However, my life has seen drastic political, economic and social changes since the advent of the British. The green cover I am surfaced with has been fast diminishing, and the extent of reckless hunting in the ridges has wiped away signs of exotic animal species that once existed. Out of the total area under the ridges, 40% has already been destroyed for commercial purposes. The ground that once glimmered with the water is left only with its impression. A look at the Dhaula Kuan or Tal Katora would give you a better picture. Moreover, the Nazafgarh drain (nala), which you look at with great disgust, was once part of my extensive river system, along with many other canals and protective ditches that were filled and are now nowhere to be seen. The lanes that reminded me of my great past are now filled with appalling dirt and industrial smoke. My proud heritage is pleading for proper conservation. I had been overlooking my deplorable condition, for I understood your need for urbanization, which, you think, ensures you a better life. But I wonder, how far, for how many and for whom has it been ‘better’? I see one section least bothered about the other. Class inequality is inevitable and so is the rate of crimes. The constant threat of forced displacements and encroachments has made many people’s health, livelihood and even lives, vulnerable. Neither have I forgotten the destruction of my walled city and the subsequent forced displacements to Karol Bagh, nor the evictions of settled communities from Pahar-ganj, sabzi Mandi, and Sadar Bazar for the railway lines during the British time. I cannot even ignore the recent cases of land acquisition, or the number of growing slum clusters, shelter homes, poor state of resettlement, and unauthorized colonies. Why are some alienated on their own land? Further exploration in Rehgarhpura, Karol Bagh, Sarojini Nagar, Laxmi Nagar, Patel Nagar or Punjabi Bagh would explain to you, the saga of the displaced, and the refugees during various times since the 19th century.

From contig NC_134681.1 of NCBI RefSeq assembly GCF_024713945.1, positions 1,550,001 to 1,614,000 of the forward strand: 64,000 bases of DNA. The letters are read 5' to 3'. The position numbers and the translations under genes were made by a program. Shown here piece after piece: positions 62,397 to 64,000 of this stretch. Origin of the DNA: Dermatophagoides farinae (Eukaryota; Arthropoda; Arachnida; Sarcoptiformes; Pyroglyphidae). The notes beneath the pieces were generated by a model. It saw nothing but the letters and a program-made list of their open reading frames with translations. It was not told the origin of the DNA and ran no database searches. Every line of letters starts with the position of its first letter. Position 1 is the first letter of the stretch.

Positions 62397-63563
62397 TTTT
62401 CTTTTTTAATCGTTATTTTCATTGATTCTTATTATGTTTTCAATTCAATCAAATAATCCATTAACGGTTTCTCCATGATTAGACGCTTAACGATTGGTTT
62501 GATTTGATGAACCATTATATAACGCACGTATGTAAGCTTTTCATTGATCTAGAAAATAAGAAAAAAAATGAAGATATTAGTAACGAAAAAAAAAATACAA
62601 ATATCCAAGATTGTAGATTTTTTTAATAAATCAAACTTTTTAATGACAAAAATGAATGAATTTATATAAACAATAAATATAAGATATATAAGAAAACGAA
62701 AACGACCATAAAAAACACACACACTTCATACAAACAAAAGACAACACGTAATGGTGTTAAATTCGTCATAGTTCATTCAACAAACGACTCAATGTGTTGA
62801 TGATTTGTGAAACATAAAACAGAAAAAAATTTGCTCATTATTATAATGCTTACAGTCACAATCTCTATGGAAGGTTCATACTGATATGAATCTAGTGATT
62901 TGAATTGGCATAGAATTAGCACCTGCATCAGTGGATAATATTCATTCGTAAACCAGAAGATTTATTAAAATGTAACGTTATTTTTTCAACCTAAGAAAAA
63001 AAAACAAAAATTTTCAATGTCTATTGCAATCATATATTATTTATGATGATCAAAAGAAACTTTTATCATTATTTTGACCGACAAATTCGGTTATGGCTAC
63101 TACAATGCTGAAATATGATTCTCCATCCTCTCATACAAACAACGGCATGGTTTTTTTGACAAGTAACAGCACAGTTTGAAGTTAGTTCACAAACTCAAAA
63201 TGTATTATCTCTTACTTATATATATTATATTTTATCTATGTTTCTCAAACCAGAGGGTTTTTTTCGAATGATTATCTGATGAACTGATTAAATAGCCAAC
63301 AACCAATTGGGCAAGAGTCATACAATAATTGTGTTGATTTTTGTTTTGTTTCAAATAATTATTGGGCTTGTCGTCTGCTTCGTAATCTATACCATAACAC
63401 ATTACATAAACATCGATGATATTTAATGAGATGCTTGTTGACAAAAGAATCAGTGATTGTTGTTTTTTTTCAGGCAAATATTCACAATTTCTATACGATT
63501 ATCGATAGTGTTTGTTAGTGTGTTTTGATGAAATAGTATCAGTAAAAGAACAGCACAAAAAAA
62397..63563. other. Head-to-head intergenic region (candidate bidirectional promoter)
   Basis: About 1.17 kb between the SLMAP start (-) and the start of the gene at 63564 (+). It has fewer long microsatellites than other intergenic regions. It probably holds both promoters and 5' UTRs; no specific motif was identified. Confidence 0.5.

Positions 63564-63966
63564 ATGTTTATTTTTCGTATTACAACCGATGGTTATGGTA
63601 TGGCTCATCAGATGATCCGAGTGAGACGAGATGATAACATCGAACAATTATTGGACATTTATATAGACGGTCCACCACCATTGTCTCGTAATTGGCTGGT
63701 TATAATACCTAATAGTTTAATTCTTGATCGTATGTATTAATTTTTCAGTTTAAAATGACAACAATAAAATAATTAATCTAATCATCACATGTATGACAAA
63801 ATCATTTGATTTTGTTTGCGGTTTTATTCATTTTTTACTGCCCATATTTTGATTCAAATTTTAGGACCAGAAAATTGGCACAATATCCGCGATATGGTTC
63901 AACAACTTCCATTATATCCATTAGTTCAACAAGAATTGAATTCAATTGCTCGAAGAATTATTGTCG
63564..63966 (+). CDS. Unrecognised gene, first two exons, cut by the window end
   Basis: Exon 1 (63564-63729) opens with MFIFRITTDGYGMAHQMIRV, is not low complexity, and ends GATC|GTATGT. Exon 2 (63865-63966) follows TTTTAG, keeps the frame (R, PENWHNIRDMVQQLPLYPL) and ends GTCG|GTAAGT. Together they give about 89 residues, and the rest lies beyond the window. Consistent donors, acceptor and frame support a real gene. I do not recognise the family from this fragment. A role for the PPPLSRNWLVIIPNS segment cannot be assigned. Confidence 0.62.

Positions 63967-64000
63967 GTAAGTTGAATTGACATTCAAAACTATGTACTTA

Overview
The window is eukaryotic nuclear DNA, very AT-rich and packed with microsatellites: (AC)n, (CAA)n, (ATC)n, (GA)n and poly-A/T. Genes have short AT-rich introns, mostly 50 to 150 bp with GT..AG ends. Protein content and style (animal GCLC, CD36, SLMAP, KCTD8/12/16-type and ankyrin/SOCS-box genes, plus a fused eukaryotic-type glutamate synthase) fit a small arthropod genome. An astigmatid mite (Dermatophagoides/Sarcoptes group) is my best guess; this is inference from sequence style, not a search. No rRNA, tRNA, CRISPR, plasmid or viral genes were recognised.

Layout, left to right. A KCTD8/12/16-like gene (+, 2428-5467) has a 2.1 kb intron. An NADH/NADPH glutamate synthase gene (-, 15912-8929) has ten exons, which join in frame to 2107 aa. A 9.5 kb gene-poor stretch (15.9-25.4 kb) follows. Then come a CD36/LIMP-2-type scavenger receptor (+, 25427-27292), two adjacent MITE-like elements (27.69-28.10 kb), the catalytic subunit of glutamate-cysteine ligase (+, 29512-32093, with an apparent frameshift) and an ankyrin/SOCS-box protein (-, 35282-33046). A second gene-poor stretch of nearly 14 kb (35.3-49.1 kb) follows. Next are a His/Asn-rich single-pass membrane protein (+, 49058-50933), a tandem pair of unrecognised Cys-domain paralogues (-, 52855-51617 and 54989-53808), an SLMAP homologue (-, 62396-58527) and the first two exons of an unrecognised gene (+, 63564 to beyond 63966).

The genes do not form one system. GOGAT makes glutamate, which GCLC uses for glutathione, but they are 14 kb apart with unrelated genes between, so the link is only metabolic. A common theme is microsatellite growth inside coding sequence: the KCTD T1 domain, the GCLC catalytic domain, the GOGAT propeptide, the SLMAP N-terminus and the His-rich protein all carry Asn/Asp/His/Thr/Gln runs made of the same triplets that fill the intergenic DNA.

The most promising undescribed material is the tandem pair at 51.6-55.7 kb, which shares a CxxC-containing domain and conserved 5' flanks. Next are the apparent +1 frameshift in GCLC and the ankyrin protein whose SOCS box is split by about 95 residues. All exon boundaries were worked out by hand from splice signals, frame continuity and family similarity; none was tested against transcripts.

I had sacrificed my natural land and heritage beauty for your sake, but it is quite shocking that you could not do the same even for your basic needs. Rather, you made things even worse. Moreover, you became so selfish, that not only did you exploit me, but you also endangered the life of your future generation. The traffic jams, extreme climate, filthy-dirt and pernicious industrial pollution has choked me up with suffocation; overpopulation is burdening me, and the deplorable condition of sanitation facilities has defiled my reputation. I was once proud of my existence, but today, each day, is tough for me. My old eyes are searching for greenery, my ill body is demanding the coolness of water, and my tired soul is in pursuit of freshness, cleanliness, peace and calmness.

I have narrated to you a part of my story, but it doesn’t matter if you are sorry, for the time is already near when you would need to weep for me.